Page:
Monday was a fasting day for our church. I usually restrict my diet to liquids during a fast, but this day turned out differently. What is a fast really, but something you give up because you have a tendency to turn to it for comfort instead of relying on God to sustain you. Usually this involves food, but Isaiah 58 clearly points out that fasting is not merely a ritual involving food, but an opening of our hearts to God's heart.
I spent much of the day in a hospital waiting room and doing various errands with a friend. We visited some kind people (grandparents of my friend) and I felt I should accept any offer of their hospitality as refusing food from them would have been rude and pretentious (at least in my mind). When we finally arrived home after a long day at the mercy of the medicare system, my friend prepared a wonderful salad for me and I ate it with relish as my energy was dipping quite low. I wondered if I should be feeling guilty while all my fellow fasters were going without food, so I asked God what this day of fasting was all about? Had I accomplished anything or had I failed miserably?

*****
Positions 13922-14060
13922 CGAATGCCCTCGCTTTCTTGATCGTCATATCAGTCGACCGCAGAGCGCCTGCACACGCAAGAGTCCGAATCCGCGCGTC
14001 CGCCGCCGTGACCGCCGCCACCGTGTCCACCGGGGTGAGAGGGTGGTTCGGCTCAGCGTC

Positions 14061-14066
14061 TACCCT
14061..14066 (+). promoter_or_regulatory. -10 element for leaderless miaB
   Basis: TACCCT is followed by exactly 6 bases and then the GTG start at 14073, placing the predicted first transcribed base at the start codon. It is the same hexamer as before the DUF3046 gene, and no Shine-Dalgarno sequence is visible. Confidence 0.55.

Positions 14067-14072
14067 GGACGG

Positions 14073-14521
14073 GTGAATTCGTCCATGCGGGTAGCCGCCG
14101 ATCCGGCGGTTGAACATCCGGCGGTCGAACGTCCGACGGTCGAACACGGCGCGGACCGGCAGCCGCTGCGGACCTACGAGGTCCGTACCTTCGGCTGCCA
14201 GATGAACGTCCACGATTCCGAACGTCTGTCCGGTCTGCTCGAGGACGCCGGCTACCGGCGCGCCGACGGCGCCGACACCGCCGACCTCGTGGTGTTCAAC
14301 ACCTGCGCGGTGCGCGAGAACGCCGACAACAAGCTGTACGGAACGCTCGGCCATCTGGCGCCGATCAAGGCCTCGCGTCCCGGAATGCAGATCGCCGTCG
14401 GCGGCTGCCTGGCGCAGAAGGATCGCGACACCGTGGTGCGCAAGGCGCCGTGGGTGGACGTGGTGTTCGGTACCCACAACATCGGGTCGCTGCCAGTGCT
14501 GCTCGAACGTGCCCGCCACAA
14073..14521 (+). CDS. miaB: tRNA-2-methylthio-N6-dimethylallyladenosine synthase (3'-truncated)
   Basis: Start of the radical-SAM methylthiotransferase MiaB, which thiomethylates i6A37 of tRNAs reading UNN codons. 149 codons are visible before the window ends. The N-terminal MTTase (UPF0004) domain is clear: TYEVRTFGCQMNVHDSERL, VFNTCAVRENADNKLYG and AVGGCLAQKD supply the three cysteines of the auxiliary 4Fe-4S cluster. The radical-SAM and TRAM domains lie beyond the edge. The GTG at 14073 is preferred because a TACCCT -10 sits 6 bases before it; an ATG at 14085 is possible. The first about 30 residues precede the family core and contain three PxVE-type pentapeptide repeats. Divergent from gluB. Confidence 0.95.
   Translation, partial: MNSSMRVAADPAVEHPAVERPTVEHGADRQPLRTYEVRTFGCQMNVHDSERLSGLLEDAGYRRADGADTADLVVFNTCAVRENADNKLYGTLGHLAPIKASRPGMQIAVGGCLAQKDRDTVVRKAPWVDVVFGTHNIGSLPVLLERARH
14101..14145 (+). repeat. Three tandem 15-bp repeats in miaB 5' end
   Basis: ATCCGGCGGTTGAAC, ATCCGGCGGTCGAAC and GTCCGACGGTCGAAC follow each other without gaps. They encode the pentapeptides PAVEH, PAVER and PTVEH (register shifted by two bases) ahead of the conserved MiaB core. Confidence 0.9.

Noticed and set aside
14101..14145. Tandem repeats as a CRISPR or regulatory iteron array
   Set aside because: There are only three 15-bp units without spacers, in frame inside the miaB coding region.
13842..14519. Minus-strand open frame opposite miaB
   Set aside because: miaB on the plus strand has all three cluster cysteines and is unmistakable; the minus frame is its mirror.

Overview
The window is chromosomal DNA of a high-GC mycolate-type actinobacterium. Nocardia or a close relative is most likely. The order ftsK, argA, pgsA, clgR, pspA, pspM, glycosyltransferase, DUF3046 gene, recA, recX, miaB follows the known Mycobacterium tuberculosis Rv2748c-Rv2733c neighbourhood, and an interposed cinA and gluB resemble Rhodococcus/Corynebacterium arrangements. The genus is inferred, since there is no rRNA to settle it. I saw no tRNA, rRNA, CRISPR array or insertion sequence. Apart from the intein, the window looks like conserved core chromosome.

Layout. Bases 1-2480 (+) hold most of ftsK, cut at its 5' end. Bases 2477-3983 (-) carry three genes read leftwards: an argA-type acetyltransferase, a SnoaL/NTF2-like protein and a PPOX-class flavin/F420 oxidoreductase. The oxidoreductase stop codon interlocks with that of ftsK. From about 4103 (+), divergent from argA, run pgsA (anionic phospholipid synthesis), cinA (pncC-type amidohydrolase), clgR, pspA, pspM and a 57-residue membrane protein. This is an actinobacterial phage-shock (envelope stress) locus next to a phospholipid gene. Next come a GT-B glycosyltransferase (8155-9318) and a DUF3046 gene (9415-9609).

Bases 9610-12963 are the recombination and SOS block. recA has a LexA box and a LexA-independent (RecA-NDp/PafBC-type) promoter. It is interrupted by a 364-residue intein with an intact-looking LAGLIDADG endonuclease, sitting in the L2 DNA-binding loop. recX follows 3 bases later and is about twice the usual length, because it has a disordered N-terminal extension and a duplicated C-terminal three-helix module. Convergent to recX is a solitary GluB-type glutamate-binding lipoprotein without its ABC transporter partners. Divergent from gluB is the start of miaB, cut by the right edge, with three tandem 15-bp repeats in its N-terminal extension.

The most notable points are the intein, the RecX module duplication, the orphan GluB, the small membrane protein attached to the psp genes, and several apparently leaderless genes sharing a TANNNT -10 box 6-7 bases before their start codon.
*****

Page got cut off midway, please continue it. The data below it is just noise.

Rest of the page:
The phrase, "Not with your own hands," rang clearly in my head. None of the food I had eaten had been prepared or procured by my own hands. God is trying to teach me not to rely on what I can do with my own hands, but to accept whatever comes from his hands, in whatever form or by whatever means it comes. My fast was to give up my self-reliance and making things happen for myself. This is also what he is teaching me about our church. It must be built by his hands. If it is to be of any eternal value, it must always be his efforts instead of mine. That way the results will look so much more like him and so much less like me. And that's a good thing.
This wonderful lily, a gift from my friend Erika, just burst into bloom this week.